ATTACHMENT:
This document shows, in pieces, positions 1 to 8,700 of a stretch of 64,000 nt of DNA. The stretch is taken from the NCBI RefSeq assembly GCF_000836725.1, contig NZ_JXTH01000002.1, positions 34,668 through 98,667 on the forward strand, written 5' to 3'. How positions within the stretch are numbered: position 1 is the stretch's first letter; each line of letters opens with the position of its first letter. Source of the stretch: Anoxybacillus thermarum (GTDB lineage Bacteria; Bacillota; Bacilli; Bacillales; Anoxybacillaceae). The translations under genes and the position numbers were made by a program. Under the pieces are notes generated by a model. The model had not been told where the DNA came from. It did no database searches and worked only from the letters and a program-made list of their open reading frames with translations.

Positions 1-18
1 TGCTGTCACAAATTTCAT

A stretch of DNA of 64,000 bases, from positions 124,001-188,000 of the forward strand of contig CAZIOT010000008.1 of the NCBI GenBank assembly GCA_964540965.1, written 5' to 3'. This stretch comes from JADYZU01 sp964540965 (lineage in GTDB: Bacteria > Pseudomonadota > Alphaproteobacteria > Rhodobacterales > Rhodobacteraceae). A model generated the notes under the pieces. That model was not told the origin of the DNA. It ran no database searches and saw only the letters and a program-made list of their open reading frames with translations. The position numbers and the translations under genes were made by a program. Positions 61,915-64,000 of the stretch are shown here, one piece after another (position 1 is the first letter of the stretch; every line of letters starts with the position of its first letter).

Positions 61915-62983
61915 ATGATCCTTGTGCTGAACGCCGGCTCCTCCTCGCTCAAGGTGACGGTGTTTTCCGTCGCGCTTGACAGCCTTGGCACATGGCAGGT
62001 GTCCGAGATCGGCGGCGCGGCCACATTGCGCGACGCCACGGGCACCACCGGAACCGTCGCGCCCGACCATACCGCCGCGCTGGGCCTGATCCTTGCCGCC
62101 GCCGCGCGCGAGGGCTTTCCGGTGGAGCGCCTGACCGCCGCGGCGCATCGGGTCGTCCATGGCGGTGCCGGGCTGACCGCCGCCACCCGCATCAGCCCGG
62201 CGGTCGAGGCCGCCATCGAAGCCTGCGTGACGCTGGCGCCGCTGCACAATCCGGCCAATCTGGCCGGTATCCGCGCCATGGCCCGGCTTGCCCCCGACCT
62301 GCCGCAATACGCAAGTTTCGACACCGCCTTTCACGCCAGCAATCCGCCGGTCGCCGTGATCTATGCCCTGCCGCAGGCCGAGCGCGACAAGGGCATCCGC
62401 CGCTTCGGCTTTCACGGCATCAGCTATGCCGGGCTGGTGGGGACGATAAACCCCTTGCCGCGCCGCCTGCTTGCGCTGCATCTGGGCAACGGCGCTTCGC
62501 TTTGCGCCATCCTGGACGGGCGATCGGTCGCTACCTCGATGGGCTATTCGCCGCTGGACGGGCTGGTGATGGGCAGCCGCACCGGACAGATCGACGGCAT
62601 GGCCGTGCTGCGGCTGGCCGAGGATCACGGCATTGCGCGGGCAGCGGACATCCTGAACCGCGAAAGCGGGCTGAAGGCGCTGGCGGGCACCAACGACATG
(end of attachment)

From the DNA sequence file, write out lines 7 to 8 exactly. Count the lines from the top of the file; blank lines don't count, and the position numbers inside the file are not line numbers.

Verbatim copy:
62001 GTCCGAGATCGGCGGCGCGGCCACATTGCGCGACGCCACGGGCACCACCGGAACCGTCGCGCCCGACCATACCGCCGCGCTGGGCCTGATCCTTGCCGCC
62101 GCCGCGCGCGAGGGCTTTCCGGTGGAGCGCCTGACCGCCGCGGCGCATCGGGTCGTCCATGGCGGTGCCGGGCTGACCGCCGCCACCCGCATCAGCCCGG